The bells of Wat Rakhang.
The bells of Wat Rakhang, Bangkok.

However, the main feature of this rustic shopping mall happens to be the captive creatures offered for sale. Along each side of the stone walkway are bucket after bucket, tub after tub, of dark green turtles—from pee-wees, clambering over one another, to grandpapas, one to a tub. And eels, eels, and more eels. Blue and pink plastic basins that are swimming-brimming with black eels. Also in all sizes and price ranges, age adding to value. And, strangely, buckets of snails. Grey-shelled, fresh-water (well, Chao Phraya fresh) snails, no bigger than a man’s thumbnail, curled into their shells. Resigned. Or just plain fainted.

All these aquatic creatures marketed daily for the temple-goers to buy and to subsequently gain blessings (hopefully) by releasing them into the river. Further on, out beyond the shade of the trees and canvas tenting, the last creatures offered for sale before one enters the temple grounds, are songbirds. Tiny dust-brown birds, smaller than sparrows, in small rattan cages, maybe five to a cage. These are for the pilgrim who can afford less, yet seeks some merit before going in to beseech the Buddha with his or her prayers. One pays the bird vendor (they’re all women) her fee, opens the cage door, and sets the innocent creatures free.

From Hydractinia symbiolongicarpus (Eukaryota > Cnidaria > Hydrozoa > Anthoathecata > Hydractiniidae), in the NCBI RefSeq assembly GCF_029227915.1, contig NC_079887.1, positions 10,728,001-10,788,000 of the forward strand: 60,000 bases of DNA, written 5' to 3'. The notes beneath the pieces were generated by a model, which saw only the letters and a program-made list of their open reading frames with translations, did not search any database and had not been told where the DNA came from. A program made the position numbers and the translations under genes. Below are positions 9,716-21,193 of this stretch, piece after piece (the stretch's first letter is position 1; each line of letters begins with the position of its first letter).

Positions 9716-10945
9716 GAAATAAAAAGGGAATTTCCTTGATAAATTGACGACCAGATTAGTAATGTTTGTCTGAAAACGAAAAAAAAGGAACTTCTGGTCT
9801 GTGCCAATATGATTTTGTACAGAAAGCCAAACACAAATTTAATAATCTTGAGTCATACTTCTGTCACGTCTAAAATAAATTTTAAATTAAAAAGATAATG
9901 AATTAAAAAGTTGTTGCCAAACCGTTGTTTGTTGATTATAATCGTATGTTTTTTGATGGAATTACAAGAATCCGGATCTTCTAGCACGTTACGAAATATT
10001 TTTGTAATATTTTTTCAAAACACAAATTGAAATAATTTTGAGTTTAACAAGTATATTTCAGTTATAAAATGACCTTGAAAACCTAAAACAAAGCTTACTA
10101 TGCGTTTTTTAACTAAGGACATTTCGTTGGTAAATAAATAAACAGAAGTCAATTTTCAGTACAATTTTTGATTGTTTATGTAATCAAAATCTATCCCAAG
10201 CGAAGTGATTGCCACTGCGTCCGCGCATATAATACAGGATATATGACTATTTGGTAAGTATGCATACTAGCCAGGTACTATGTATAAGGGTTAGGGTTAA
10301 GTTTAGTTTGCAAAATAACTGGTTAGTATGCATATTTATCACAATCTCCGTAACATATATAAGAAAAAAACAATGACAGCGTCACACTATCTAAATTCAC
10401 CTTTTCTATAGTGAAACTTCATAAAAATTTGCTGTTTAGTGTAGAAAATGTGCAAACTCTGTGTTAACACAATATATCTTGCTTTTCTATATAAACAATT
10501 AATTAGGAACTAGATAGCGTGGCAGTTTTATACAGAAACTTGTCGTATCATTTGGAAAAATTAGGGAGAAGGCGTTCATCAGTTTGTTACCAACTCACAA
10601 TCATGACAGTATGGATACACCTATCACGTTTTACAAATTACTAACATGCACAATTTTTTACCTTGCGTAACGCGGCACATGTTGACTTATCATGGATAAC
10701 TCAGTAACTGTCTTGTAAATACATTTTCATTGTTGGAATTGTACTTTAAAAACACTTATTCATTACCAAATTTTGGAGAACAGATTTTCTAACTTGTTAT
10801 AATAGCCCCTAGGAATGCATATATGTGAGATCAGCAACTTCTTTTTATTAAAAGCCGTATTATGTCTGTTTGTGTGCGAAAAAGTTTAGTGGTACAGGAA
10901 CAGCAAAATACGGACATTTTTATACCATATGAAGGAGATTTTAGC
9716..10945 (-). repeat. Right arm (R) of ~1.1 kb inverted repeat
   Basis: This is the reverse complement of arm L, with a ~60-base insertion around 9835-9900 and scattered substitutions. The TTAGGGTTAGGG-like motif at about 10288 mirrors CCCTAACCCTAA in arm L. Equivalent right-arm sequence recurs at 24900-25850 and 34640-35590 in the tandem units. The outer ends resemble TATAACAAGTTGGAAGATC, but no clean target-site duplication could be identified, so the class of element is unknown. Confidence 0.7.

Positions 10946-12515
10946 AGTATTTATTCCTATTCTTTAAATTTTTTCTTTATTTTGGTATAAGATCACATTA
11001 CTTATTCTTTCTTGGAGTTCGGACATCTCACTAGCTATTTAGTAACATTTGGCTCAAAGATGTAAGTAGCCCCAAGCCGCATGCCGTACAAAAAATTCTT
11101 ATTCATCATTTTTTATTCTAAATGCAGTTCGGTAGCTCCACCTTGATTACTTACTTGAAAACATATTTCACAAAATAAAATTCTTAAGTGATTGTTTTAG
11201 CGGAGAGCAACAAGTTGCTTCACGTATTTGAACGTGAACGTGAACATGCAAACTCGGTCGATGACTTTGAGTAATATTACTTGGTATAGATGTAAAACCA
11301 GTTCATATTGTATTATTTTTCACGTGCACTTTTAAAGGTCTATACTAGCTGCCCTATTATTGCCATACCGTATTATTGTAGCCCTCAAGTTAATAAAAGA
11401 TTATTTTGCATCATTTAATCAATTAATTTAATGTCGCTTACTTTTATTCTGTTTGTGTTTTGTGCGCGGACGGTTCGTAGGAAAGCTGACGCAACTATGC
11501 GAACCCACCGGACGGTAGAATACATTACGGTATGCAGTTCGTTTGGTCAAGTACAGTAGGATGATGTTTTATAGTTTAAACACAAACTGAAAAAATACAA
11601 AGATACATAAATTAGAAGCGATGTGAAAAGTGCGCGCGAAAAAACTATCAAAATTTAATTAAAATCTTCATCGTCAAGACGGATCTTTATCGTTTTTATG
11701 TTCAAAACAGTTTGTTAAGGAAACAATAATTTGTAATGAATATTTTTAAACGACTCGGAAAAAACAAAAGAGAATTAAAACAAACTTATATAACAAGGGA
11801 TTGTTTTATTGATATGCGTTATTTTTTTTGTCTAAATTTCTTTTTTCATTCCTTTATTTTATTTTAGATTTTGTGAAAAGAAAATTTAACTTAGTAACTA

Set birds free, gain merit.
Set birds free, gain merit.

Did it myself once. Paid to release a cage of little birds from captivity, and had that ‘free-ing’ feeling as they took to the sky. Until Ms Songsan explained to me:

“You feel happy, yes? And the birds are happy. And the bird-seller, she is happy. And in the little park around the corner, her young sons are happy to put birdseed in a set of empty birdcages with cage doors open. Good system, yes, make everybody happy. With your money!”

We both laughed. Which is good. After all, laughter frees the spirit, does it not? And so it came to pass that we entered Wat Rakhang. Without buying or freeing any creatures (although Ms G did check the going rate for turtles). We paid homage, made offerings of garlands of fresh flowers, lit incense sticks and saffron-coloured candles. With sprinkles of water on our heads from an urn of flowing water, we purified ourselves. We walked the circuit to ring all fifty-five bells for good luck.